Court of Justice of the European Union: Schrems v. Data Protection Commissioner

IRIS 2015-10:1/2

Ronan Ó Fathaigh

Institute for Information Law (IViR), University of Amsterdam

On 6 October 2015, the Court of Justice of the European Union (CJEU) delivered its judgment in Case C-362/14, Schrems v. Data Protection Commissioner, which was a preliminary reference from an Irish court asking whether: (a) national data protection authorities are absolutely bound by a European Commission decision, where an individual claims their personal data is being transferred to a country where there are inadequate laws on data protection, and (b) should a national data protection authority conduct its own review in light of factual developments since a Commission decision was first taken.

The case arose when an Austrian user of Facebook made a complaint to the Irish Data Protection Commissioner, asking the authority to prohibit Facebook Ireland from transferring his personal data to the United States, as he claimed US law did not adequately protect his personal data. The Commissioner rejected the complaint, holding that under the Commission’s Decision 2000/520 (the “safe harbour scheme”), US law ensured an adequate level of protection. The Irish High Court reviewed the Commissioner’s decision, and asked the CJEU to rule on whether the Commissioner was absolutely bound by the Commission’s decision on US law, and whether the Commissioner should instead carry out its own review of US law.

On the questions referred by the Irish court, the CJEU ruled that the Data Protection Directive must be interpreted as meaning that a Commission decision “does not prevent” a national authority from examining a claim from an individual that “the law and practices in force” in another country “do not ensure an adequate level of protection”. The Court then noted that the Irish court “seems essentially to share” the complainant’s “doubts” about the “validity of Commission 2000/520”, and “in order to give the referring court a full answer”, the Court also examined whether the Commission’s decision complied with the Data Protection Directive and the EU Charter of Fundamental Rights.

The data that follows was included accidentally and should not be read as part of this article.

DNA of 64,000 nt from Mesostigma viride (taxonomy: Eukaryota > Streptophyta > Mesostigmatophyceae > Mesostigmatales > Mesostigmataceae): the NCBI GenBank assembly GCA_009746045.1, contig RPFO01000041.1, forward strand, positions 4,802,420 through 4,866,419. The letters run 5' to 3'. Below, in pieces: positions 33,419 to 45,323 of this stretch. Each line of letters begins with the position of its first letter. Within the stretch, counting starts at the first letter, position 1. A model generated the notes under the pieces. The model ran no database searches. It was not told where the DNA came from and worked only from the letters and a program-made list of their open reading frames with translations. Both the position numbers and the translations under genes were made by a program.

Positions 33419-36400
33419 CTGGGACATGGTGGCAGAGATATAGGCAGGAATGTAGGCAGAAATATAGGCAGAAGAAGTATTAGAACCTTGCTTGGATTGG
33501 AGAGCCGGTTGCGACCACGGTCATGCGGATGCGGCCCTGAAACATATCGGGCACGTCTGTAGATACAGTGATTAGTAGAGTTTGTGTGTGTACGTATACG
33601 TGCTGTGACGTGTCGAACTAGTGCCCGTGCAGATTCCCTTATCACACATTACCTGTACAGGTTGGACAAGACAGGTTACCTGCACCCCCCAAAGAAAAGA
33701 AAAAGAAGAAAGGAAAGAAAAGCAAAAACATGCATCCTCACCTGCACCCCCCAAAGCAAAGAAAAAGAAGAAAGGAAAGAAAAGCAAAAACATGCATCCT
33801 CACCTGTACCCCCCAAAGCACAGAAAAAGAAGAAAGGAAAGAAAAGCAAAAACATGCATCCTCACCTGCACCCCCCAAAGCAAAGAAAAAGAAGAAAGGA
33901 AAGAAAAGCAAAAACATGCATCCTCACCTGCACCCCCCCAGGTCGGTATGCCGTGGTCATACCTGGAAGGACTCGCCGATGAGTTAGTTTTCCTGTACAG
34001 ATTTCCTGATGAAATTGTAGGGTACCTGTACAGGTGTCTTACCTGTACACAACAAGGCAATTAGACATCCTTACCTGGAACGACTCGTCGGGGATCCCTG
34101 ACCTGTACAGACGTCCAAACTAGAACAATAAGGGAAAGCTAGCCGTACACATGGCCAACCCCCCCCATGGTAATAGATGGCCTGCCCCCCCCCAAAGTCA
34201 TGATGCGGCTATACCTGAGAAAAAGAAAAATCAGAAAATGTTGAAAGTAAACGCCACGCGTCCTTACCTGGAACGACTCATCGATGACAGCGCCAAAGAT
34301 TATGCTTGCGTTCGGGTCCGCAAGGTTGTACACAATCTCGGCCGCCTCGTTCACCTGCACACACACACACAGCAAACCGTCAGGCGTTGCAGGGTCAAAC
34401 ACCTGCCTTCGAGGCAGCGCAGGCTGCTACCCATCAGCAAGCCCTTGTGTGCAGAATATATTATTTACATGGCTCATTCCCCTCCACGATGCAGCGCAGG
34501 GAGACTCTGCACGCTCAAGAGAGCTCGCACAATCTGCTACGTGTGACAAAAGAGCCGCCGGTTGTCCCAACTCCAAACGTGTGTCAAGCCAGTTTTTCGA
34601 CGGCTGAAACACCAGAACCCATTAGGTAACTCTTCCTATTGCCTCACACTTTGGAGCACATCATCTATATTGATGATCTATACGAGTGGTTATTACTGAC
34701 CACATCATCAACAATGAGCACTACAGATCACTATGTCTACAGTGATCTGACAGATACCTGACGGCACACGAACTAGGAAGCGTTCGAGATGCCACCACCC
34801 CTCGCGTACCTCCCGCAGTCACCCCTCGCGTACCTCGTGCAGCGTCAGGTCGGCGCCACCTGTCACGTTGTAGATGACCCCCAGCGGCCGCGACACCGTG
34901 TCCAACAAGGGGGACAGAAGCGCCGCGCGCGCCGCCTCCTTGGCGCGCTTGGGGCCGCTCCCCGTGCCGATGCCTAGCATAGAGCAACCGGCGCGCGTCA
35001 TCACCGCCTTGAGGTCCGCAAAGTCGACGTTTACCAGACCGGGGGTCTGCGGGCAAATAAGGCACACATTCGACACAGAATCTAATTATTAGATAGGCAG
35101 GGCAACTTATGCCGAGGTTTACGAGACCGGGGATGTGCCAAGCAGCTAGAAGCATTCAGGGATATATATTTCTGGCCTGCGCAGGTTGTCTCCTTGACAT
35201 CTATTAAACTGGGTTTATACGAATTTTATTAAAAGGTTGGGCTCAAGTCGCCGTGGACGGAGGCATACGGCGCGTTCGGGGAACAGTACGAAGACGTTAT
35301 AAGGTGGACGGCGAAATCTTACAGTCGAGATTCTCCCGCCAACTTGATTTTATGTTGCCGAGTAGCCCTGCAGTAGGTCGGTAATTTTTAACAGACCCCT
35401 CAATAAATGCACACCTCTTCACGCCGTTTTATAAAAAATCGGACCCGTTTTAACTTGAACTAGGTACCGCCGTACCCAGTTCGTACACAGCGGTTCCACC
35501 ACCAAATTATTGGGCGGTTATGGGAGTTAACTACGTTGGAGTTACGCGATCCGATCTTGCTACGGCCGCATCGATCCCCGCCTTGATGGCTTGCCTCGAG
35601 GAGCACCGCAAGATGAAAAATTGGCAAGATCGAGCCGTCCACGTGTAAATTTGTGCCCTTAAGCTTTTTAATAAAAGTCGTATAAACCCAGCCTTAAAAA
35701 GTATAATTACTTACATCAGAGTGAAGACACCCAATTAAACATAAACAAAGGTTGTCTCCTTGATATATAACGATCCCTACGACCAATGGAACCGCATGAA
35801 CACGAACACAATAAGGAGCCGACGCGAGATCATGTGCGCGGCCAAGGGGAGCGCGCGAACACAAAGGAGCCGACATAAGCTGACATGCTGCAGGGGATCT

The CJEU reviewed the Commission’s decision, and concluded the decision was “invalid” because “the Commission did not state, in Decision 2000/520, that the United States in fact ‘ensures’ an adequate level of protection by reason of its domestic law or its international commitments”. Thus, the decision was invalid, “without there being any need to examine the content of the safe harbour principles” by the Court. Finally, the Court held that the Commission “exceeded [its] power” when it restricted national authorities’ powers of review.


This article has been published in IRIS Legal Observations of the European Audiovisual Observatory.